HR: Let’s stop rescuing managers from themselves and start saving them from having to call us in the first place.
I get it. We’re busy, or at least we’re busy saying we’re busy. It makes sense that we take a pass on “prevention” for the sake of saving time now and then. What I don’t get, is why we’re addicted to being the hero.
We have a long standing tradition of trying to establish credibility as a profession and as leaders within our organizations. It’s part of why we’re always talking about being strategic, getting a seat at the table, business acumen, and HR competencies.
It’s more than just HR conference fodder, it’s the way we see the world.
I like the counter argument, the one that says that we shouldn’t be so focused on rushing to the rescue in the wake of a personnel disaster (yeah, that’s right, personnel). I like the idea of preventing the disaster from happening in the first place.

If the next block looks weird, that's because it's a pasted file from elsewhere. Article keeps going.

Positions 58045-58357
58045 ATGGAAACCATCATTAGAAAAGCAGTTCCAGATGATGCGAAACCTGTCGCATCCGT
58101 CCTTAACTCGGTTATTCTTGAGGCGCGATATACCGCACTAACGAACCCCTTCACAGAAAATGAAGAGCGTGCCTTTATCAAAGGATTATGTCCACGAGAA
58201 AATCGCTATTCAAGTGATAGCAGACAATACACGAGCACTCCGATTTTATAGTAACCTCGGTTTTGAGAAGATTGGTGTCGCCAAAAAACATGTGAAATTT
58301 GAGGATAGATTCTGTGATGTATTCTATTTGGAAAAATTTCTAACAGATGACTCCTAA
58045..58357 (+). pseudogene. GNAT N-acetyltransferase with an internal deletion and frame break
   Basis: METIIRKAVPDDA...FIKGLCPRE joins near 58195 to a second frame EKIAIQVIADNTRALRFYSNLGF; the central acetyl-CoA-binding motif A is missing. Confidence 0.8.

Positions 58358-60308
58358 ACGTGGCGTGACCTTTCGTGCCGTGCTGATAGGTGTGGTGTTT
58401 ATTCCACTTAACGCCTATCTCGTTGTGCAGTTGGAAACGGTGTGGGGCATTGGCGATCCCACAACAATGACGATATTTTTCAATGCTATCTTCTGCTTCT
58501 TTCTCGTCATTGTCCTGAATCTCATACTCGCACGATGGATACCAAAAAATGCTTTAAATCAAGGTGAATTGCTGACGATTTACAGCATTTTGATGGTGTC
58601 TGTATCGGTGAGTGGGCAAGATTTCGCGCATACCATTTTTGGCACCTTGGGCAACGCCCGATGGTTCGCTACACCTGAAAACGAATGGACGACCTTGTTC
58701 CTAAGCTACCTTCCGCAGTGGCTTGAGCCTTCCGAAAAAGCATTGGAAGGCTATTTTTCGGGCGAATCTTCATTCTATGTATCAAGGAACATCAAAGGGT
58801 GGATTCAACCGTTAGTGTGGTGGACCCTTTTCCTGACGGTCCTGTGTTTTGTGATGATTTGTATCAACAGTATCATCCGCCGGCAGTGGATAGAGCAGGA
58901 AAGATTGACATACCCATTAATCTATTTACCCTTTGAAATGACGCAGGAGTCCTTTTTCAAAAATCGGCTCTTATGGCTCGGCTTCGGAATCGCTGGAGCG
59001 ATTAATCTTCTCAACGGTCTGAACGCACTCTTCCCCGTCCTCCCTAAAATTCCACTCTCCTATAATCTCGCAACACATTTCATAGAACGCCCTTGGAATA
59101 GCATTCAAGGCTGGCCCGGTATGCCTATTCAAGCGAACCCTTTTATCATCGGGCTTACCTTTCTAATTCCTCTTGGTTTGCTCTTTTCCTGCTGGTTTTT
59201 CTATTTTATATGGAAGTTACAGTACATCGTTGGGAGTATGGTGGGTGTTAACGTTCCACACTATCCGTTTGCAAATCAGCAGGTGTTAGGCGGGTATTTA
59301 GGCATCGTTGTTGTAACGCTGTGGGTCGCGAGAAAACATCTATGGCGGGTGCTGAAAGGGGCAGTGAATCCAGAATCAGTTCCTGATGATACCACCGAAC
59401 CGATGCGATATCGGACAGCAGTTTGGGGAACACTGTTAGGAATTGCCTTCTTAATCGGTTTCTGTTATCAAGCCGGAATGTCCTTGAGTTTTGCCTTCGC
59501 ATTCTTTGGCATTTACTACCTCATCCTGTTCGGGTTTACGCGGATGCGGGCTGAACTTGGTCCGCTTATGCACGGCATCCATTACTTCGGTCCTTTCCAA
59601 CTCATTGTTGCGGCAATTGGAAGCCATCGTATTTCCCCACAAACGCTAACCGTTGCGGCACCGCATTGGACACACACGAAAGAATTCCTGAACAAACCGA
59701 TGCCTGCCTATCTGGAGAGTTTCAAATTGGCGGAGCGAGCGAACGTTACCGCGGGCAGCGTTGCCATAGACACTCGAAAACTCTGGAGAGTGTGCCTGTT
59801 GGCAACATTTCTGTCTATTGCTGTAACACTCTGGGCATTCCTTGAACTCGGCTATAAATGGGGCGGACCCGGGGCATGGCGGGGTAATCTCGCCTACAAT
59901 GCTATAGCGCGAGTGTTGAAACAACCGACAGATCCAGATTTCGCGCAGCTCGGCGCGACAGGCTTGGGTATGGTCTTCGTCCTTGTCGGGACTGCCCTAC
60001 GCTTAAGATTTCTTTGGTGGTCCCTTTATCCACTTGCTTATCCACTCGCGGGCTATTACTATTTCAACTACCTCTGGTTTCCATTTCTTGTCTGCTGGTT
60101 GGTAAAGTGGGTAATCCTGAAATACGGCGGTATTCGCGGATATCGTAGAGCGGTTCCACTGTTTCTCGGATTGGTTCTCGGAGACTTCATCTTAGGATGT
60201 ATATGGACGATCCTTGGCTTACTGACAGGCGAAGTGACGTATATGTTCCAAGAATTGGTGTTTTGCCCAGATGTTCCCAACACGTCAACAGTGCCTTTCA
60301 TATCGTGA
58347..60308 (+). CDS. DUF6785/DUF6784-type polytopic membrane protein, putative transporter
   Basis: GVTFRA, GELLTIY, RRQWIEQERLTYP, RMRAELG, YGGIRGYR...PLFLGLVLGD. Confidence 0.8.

I know, it’s easier said than done, and that’s the point. Isn’t it our most important work, our best work, to notice the problems that are emerging when they are still manageable? Isn’t that worth our best efforts?
It may mean that we make headlines in our organizations a little less often. It may mean less time wearing our capes and more time working behind the scenes to predict problems.
It’s all about choice, and it’s ours to make. Where is our time and effort best spent?